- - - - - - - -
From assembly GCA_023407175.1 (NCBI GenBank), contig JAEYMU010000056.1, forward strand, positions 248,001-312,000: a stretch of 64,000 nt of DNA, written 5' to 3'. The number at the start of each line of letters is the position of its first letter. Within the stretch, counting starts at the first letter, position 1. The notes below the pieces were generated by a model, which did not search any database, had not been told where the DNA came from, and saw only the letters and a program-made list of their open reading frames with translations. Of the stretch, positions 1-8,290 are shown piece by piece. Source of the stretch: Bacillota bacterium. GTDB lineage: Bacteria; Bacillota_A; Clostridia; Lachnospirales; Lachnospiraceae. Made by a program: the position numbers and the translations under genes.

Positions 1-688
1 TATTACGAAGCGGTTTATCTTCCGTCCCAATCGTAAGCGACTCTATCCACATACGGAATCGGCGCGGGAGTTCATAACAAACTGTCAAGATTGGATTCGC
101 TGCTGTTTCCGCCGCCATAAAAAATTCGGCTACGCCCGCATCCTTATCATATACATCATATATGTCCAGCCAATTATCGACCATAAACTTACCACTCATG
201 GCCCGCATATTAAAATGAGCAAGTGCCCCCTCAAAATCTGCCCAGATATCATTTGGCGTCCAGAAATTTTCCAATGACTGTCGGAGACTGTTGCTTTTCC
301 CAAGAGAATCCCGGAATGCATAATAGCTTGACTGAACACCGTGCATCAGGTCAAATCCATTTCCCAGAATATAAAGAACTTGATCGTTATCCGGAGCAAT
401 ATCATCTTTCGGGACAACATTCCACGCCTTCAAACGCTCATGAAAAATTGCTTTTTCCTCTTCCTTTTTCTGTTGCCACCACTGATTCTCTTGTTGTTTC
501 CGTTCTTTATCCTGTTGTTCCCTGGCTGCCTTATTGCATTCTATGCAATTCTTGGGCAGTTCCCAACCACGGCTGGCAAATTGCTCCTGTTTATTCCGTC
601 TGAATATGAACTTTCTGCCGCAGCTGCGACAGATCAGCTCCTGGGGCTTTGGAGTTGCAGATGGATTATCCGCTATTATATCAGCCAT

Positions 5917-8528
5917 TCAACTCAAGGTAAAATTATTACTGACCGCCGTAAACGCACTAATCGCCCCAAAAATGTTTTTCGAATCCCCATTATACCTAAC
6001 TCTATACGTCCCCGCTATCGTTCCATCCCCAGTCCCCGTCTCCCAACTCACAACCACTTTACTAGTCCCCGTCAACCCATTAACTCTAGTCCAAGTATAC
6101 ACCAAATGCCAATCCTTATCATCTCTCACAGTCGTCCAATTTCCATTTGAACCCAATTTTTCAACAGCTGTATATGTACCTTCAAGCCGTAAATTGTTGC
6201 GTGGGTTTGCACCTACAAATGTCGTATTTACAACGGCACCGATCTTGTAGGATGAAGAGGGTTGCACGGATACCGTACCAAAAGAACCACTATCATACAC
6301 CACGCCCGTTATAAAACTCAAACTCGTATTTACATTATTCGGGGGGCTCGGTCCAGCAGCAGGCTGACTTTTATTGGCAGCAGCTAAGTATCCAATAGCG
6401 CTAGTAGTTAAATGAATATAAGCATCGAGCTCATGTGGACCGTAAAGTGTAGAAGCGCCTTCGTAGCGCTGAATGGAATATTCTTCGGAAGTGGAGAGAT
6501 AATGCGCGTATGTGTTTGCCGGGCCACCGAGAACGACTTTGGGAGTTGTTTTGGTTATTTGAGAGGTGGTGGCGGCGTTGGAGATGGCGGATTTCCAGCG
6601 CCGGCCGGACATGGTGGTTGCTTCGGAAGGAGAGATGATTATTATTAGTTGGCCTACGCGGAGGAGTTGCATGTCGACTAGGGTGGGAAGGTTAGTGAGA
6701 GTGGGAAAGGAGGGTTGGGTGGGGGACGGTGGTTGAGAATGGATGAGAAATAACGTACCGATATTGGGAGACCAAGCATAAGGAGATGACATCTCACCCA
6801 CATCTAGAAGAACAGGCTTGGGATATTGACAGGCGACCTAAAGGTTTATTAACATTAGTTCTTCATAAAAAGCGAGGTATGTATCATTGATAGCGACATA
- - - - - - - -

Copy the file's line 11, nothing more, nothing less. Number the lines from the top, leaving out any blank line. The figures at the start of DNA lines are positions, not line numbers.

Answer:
5917 TCAACTCAAGGTAAAATTATTACTGACCGCCGTAAACGCACTAATCGCCCCAAAAATGTTTTTCGAATCCCCATTATACCTAAC